In a statement, the MTA said it had considered banning political speech and restricting ads to only those with commercial messages.

Provocative ads promoting defeat of ‘savage’ jihad appear in NYC subways, draw criticism

NEW YORK — Provocative advertisements equating Muslim radicals with savages appeared in New York City subways on Monday, drawing immediate criticism from some riders.

“It’s a terrible idea,” said Colby Richardson at a subway station in midtown Manhattan. “It’s going to spark controversy obviously when you deem one side savages and the other side civilized. “

The ads — reading, “In any war between the civilized man and the savage, support the civilized man. Support Israel. Defeat Jihad.” — went up in 10 stations across Manhattan after a court victory by a conservative commentator who once headed a campaign against an Islamic center near the World Trade Center site.

Many commuters in New York City were uncomfortable with a new series of subway ads that equate Muslim radicals with savages. The MTA was forced to put up the ads in the subway system after a lawsuit by anti-Islamic blogger Pamela Geller. The Metropolitan Transportation Authority in New York initially refused to run blogger Pamela Geller’s ad, saying it was “demeaning.” But a federal judge ruled in July that it is protected speech under the First Amendment.

Protesters denounce Metro North ads as Islamophobic, call on MTA to rethink campaign

WHITE PLAINS — As supporters held up signs protesting Islamophobia, a coalition of community leaders and residents gathered downtown Thursday to denounce anti-Muslim advertisements posted at Metro-North stations throughout Westchester County.

The coalition revealed its plan to counter the anti-Islamic campaign, calling on Metro-North to distance itself from the advertisement and donate revenue earned from its publication to an organization that combats extremism.

Paid for by the American Freedom Defense Initiative — a group led by Pamela Geller — the ads associate the religion of Islam with 19,250 terrorist attacks carried out by extremists since Sept 11, 2001. Printed in large block lettering on a dark background, an asterisk denotes that number is rising, and a slogan below reads: “It’s not Islamophobia, it’s Islamorealism.”

Greenburgh Supervisor Paul Feiner called on the Metropolitan Transportation Authority to publicly denounce the signs, suggesting a disclaimer be placed on Metro-North platforms saying the agency does not support the advertisement.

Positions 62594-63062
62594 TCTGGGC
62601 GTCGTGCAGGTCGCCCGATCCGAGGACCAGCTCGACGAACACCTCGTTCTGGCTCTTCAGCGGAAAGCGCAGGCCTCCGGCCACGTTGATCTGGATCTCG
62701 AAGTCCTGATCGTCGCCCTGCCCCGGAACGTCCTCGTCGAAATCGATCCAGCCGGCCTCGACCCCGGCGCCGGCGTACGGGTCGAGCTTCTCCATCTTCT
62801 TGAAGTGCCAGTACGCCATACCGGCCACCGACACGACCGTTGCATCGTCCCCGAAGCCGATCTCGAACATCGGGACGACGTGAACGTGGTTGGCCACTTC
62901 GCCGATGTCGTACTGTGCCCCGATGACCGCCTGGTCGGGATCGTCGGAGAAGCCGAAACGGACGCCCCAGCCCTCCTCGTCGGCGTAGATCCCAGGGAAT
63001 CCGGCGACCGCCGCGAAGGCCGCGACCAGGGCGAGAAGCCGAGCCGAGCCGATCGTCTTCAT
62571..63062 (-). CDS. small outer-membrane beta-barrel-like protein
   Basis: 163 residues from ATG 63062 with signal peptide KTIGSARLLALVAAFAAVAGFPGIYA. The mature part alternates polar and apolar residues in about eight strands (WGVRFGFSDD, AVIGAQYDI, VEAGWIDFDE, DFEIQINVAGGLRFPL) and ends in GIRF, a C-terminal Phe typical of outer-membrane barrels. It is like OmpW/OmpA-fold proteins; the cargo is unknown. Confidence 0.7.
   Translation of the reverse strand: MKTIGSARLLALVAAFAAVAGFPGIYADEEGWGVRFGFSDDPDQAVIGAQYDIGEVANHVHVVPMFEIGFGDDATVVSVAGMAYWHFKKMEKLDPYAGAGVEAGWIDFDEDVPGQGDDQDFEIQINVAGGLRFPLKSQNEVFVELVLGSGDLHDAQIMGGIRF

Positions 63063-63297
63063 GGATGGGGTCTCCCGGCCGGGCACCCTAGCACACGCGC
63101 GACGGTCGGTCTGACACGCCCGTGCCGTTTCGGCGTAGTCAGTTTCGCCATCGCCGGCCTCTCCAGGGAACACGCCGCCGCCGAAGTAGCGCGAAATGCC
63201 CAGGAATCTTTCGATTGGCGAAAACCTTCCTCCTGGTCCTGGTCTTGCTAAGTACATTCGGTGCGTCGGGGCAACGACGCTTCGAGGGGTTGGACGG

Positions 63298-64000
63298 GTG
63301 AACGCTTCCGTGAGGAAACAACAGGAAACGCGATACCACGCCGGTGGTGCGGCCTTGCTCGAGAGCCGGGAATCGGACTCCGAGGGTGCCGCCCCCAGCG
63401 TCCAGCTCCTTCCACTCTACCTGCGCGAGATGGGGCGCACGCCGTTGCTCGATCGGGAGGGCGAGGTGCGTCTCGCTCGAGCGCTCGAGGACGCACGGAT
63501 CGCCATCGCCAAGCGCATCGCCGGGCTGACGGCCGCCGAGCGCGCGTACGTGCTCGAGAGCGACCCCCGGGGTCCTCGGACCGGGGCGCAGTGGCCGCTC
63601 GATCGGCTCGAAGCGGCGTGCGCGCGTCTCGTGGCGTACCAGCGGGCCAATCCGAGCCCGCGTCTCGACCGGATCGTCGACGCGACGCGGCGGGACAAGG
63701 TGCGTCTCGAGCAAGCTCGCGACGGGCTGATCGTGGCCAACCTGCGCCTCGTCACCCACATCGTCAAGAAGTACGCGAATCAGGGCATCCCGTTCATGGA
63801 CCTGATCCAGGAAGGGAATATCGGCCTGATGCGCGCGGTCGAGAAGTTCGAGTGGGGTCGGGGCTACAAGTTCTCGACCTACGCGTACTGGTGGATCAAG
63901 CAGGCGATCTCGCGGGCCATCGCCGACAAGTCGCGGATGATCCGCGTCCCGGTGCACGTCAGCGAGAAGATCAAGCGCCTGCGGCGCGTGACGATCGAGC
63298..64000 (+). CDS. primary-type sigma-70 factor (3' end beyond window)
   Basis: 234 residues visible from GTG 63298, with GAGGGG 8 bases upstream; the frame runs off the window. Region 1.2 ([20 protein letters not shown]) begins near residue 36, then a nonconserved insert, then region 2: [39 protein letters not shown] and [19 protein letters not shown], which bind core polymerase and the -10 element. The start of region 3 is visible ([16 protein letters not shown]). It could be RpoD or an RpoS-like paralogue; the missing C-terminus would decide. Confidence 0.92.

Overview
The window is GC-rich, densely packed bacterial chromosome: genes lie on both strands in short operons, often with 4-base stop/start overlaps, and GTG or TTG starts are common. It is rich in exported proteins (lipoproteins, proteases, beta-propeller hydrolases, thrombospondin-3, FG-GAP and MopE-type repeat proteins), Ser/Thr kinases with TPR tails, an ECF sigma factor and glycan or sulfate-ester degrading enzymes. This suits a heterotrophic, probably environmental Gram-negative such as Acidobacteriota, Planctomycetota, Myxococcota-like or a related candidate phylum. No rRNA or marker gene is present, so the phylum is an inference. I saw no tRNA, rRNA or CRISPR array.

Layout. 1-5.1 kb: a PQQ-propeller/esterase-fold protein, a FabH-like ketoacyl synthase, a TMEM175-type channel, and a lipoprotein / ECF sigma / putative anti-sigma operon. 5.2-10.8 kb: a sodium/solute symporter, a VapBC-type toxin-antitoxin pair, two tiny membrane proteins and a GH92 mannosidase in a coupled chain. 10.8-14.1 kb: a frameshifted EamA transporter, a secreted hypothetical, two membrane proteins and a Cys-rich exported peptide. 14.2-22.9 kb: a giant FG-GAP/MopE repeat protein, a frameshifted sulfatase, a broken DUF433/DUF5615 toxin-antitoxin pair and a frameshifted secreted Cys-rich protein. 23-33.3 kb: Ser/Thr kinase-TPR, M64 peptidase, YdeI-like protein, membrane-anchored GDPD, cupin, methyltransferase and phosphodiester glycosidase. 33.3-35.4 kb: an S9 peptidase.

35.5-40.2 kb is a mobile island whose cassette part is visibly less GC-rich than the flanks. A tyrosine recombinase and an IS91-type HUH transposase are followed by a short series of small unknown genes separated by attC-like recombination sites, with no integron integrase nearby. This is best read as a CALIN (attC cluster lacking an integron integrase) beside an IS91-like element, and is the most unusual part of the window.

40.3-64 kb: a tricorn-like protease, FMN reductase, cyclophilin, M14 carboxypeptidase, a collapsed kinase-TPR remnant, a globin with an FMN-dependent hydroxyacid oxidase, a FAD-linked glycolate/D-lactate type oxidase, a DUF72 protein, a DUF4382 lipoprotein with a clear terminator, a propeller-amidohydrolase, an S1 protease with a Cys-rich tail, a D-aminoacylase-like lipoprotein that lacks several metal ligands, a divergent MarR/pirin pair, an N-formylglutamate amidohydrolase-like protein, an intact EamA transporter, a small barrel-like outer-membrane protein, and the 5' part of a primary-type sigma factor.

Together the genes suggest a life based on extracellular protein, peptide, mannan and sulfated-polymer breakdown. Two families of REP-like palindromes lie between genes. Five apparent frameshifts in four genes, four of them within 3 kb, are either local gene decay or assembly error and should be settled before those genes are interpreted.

Marjorie Anders, a spokeswoman for Metro-North Railroad, said it does not endorse the viewpoint expressed in the ad but refrains from banning advertising based on its message. Anders added that the railroad relies on advertising to generate revenue. MTA chairman and CEO, Joseph Lhota, has indicated the agency will discuss its policies on political ads later this month.

Anti-Islam Ads Remixed in San Francisco and New York

As my colleague Benjamin Weiser reported last month, a federal judge in Manhattan ruled that the Metropolitan Transportation Authority had violated the First Amendment rights of a pro-Israel group by refusing to run an ad that refers to Arabs as “savage” on 318 city buses.

The ad campaign was devised by Pamela Geller, the crusading anti-Islam blogger who fought to block the construction of an Islamic cultural center and mosque near the site of the World Trade Center two summers ago. The full text of the ad, which refers to a statement by Ms. Geller’s intellectual hero Ayn Rand, reads: “In any war between the civilized man and the savage, support the civilized man.” Then, between two Stars of David, the tag line appears: “Support Israel. Defeat Jihad.”

While the judge gave the New York City transit system 30 days to consider its options for appeal, the ads have already appeared on the sides of buses in San Francisco, provoking anger from Muslims and supporters of the Palestinian cause.

As the local ABC affiliate in San Francisco reported, the city’s Municipal Transportation Agency took the unusual step of denouncing the ads and running huge disclaimers on the sides of the buses to disavow what a spokesman called the “repulsive” message from Ms. Geller’s group it was forced to accept.